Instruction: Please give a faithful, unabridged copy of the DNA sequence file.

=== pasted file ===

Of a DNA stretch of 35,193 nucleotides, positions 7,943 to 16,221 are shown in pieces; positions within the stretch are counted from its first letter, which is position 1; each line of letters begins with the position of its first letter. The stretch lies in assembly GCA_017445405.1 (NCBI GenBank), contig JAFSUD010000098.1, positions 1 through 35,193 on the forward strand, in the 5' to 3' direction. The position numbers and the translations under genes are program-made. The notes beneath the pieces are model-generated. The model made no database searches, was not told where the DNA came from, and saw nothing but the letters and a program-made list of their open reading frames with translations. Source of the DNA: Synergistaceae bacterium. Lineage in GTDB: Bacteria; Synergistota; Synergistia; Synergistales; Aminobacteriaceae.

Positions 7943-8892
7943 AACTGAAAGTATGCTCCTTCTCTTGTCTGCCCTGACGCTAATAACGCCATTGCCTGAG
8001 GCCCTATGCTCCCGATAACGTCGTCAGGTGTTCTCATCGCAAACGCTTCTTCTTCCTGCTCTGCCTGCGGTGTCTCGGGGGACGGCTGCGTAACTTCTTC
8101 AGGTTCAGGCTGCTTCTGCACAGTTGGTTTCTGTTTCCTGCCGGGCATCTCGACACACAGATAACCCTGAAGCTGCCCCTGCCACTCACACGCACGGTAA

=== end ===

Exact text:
Of a DNA stretch of 35,193 nucleotides, positions 7,943 to 16,221 are shown in pieces; positions within the stretch are counted from its first letter, which is position 1; each line of letters begins with the position of its first letter. The stretch lies in assembly GCA_017445405.1 (NCBI GenBank), contig JAFSUD010000098.1, positions 1 through 35,193 on the forward strand, in the 5' to 3' direction. The position numbers and the translations under genes are program-made. The notes beneath the pieces are model-generated. The model made no database searches, was not told where the DNA came from, and saw nothing but the letters and a program-made list of their open reading frames with translations. Source of the DNA: Synergistaceae bacterium. Lineage in GTDB: Bacteria; Synergistota; Synergistia; Synergistales; Aminobacteriaceae.

Positions 7943-8892
7943 AACTGAAAGTATGCTCCTTCTCTTGTCTGCCCTGACGCTAATAACGCCATTGCCTGAG
8001 GCCCTATGCTCCCGATAACGTCGTCAGGTGTTCTCATCGCAAACGCTTCTTCTTCCTGCTCTGCCTGCGGTGTCTCGGGGGACGGCTGCGTAACTTCTTC
8101 AGGTTCAGGCTGCTTCTGCACAGTTGGTTTCTGTTTCCTGCCGGGCATCTCGACACACAGATAACCCTGAAGCTGCCCCTGCCACTCACACGCACGGTAA